FT is reporting that if CIT, the ailing small- and medium-sized business lender, fails, the former investment Goldman Sachs might receive another billion dollars while the taxpayers lose $2.3bn.
The payment stems from the structure of a $3bn rescue finance package that Goldman extended to CIT on June 6 2008, about five months before the Treasury bought $2.3bn in CIT preferred shares to prop it up at the height of the crisis. The potential loss for taxpayers would be the biggest to crystalise so far from the government’s capital injection plan for banks.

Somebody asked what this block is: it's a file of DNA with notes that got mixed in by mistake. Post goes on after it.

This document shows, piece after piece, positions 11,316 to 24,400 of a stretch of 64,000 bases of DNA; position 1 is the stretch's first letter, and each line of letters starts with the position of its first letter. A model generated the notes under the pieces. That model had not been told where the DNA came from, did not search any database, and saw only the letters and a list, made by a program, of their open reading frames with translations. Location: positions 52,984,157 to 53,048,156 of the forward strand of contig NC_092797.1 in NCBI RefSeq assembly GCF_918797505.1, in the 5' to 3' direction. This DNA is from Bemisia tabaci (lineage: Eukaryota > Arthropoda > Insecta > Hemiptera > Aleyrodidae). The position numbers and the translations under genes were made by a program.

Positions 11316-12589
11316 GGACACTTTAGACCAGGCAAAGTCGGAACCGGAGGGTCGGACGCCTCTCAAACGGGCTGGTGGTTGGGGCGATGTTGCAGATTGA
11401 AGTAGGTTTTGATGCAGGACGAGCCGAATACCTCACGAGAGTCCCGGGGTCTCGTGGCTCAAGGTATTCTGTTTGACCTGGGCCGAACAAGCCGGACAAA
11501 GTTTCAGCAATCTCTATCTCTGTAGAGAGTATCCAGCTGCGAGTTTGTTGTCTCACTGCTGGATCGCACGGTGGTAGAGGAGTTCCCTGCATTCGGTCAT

The agreement with Goldman states that if CIT defaults or goes bankrupt, it “would be required to pay a make-whole amount” that totals $1bn, the people familiar with the matter said.
Goldman backlash, anyone? People are beginning to complain about taxpayers standing to lose that much. Yet if contract stipulates that Goldman would be paid in the event of CIT’s failure, then what? Is this going to create another issue of fighting over contract terms a la AIG and the backlash against the hundred-million-worth of bonuses it agreed to pay to its employees?